2008 Outstanding Mechanical Engineers

Highly accomplished ME alumni were named OME’s in 2008

Campbell D. Carter (PhD '90) taught and worked as a researcher at Purdue while finishing his doctoral degree. As a postdoctoral fellow in the Combustion Research Facility of Sandia National Laboratories, he characterized turbulent jet flames and the nitric oxide they produce. Later he developed and applied laser diagnostic techniques for the advanced propulsion group at the U.S. Air Force Research Laboratory, where he now serves as a principal aerospace engineer. He currently develops and applies advanced laser diagnostic techniques for high-speed, air-breathing propulsion technologies (supersonic combustion ramjets or scramjets). Carter is a fellow of the American Society of Mechanical Engineering and an associate fellow of the American Institute of Aeronautics and Astronautics.

Billy M. Glover Jr. (BSME '76, MSME '78) has served in many roles at Boeing Commercial Airplanes. He now leads Boeing's efforts to develop and implement a worldwide environmental strategy. His team addresses aircraft noise reduction, greenhouse gas emissions, alternative fuels research, public policy and opinion. It also provides input on product design to optimize aircraft environmental performance. He has worked with eight Boeing airplanes, from the 707 to the 787, and has developed Boeing products, research programs and contracts. Glover is an associate fellow of the American Institute of Aeronautics and Astronautics, co-chair of the Algal Biomass Organization, and is on the board of the Air Transport Action Group. He also serves Purdue engineering on the Industrial Advisory Committee for the Ray W. Herrick Laboratories.

Jill M. Hruby (BSME '81) has been with Sandia National Laboratories in Livermore, Calif., for over 25 years. As Sandia's director of homeland security programs, she now oversees a $70 million budget that helps anticipate, prevent, respond, and recover from terrorist attacks or natural disasters. Hruby, who obtained a master's degree in mechanical engineering from the University of California, Berkeley, also has overseen work in materials research and development, microsystem fabrication and performance, and large-scale computation. She also has worked with LIGA-based microsystems, nanoscience research, hydrogen storage, solar energy, mechanical component design, thermal analysis, microfluids, and materials aging programs. Named an Outstanding Role Model by Sandia's Women's Committee, Hruby has three patents and the R&D 100 Award for solid state radiation detectors CZT with spectrum plusTM.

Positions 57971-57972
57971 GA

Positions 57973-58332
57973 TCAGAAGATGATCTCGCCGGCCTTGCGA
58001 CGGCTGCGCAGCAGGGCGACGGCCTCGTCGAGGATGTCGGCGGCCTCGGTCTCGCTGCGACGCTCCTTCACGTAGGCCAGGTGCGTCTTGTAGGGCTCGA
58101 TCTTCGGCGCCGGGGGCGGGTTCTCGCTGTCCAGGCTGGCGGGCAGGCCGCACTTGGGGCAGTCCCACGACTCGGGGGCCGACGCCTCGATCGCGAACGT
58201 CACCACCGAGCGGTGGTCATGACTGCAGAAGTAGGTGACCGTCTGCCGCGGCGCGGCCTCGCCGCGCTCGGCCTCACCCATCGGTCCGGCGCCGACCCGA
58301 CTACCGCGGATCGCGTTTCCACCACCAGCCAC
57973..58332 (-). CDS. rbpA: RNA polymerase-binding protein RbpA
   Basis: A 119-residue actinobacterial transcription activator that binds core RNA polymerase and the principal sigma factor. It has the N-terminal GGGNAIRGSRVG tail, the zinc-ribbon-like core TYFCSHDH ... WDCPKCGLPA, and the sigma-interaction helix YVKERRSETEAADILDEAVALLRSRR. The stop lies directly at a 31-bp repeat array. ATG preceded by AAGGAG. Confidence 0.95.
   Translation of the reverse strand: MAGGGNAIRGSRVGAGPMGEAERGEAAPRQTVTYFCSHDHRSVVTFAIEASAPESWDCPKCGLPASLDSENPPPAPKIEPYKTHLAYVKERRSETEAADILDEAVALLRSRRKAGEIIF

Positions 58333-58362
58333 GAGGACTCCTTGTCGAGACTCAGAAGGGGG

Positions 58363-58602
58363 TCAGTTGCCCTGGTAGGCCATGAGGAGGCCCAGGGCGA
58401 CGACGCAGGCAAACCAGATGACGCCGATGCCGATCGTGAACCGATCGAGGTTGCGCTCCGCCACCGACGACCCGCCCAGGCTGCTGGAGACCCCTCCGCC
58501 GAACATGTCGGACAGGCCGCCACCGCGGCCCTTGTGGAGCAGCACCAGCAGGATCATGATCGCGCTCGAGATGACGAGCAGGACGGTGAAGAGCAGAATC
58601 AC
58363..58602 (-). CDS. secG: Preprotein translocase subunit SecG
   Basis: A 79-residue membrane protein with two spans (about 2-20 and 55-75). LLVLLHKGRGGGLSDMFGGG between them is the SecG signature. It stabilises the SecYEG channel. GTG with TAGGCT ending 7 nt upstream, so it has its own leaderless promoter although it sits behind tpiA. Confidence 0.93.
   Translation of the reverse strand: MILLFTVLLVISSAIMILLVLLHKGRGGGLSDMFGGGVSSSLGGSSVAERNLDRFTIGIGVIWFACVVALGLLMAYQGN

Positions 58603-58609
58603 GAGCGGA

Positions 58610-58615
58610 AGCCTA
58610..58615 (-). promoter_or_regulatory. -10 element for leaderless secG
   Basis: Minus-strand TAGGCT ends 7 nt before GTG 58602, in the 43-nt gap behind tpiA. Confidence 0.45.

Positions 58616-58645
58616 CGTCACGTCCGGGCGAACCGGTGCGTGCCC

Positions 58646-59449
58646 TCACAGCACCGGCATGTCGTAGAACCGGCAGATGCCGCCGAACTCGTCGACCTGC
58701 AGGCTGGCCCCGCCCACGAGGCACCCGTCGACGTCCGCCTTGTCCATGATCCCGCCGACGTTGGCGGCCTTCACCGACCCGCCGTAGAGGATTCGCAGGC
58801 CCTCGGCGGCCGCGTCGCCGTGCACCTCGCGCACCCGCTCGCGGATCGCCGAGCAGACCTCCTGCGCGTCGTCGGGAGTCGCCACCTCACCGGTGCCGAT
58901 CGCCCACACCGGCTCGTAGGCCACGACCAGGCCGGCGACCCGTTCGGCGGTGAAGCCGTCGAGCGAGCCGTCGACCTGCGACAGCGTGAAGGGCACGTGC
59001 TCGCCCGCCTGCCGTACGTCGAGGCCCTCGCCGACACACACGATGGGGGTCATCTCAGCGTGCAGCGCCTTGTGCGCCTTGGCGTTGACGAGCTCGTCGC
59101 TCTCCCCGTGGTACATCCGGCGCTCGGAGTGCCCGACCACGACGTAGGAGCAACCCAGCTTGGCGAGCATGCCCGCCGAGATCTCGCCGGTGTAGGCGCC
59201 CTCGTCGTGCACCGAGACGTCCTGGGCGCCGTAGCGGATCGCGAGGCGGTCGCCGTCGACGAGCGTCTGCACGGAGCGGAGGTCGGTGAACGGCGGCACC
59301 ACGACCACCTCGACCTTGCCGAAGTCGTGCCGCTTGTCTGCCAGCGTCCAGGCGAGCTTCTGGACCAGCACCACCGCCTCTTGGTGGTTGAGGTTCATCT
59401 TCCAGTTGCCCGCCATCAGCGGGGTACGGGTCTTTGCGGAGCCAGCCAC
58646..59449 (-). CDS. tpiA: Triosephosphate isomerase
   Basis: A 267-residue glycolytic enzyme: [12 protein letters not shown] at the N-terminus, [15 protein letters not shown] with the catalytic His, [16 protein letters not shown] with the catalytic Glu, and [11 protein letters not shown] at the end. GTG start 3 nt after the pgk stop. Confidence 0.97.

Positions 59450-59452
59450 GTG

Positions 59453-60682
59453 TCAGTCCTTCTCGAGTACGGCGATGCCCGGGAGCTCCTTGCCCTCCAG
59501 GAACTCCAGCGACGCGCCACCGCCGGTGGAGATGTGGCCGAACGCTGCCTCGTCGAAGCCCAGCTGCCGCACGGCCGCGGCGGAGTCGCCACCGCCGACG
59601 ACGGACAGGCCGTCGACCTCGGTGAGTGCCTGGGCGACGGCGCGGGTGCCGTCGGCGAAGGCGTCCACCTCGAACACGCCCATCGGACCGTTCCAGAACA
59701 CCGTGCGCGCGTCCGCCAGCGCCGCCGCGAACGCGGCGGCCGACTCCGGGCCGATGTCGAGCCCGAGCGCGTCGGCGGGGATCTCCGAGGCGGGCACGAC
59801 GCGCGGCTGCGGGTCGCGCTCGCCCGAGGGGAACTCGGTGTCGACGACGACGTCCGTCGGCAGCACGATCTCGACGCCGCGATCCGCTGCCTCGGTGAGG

Sung Jin Kim (PhD '92), vice president for Samsung Electronics' Digital Appliance Business Research And Development team, received the 2007 Innovation Award from the International Consumer Electronics Association for his horizontal-axis washing machine—the quietest machine of its kind in America. The Korean model of this machine was awarded the coveted Industrial Research 52 Award, known as the Jang Young-Shil Award, named for one of Korea's greatest inventors. Previously, Kim served as an adjunct professor of mechanical engineering at Korea's Pusan National University, as the chief research engineer in LG Electronics' Living System Research Laboratory, and as an engineer for General Electric's Global Research Center. He served on the editorial board for the Journal of Korean Society of Noise and Vibration Engineering from 1997-99, and in the past 10 years, Kim has been awarded seven Korean patents, many of which further quiet home appliances.

Kevin B. Smith (BSME '79) has managed the successful development, acquisition, financing, and construction of more than 40 power facilities in the United States and internationally, with total capital costs of more than $4.5 billion and long-term electricity sales contracts approaching $50 billion. Smith now is CEO for SolarReserve LLC, Wilmette, Ill., which develops utility-scale solar energy projects using novel solar energy generation and storage technology. Previously, he was senior vice president of development at Invenergy LLC, where, in three years, he led the development of Invenergy Wind from a startup to one of the world's largest privately owned renewable energy businesses with more than $2 billion in projects and operation and construction. Smith also was president of Insight Energy, Inc., chief operating officer of London-based Rolls-Royce Power Ventures, and general manager and vice president of Indeck Energy. He also earned an MBA in finance from the University of Chicago.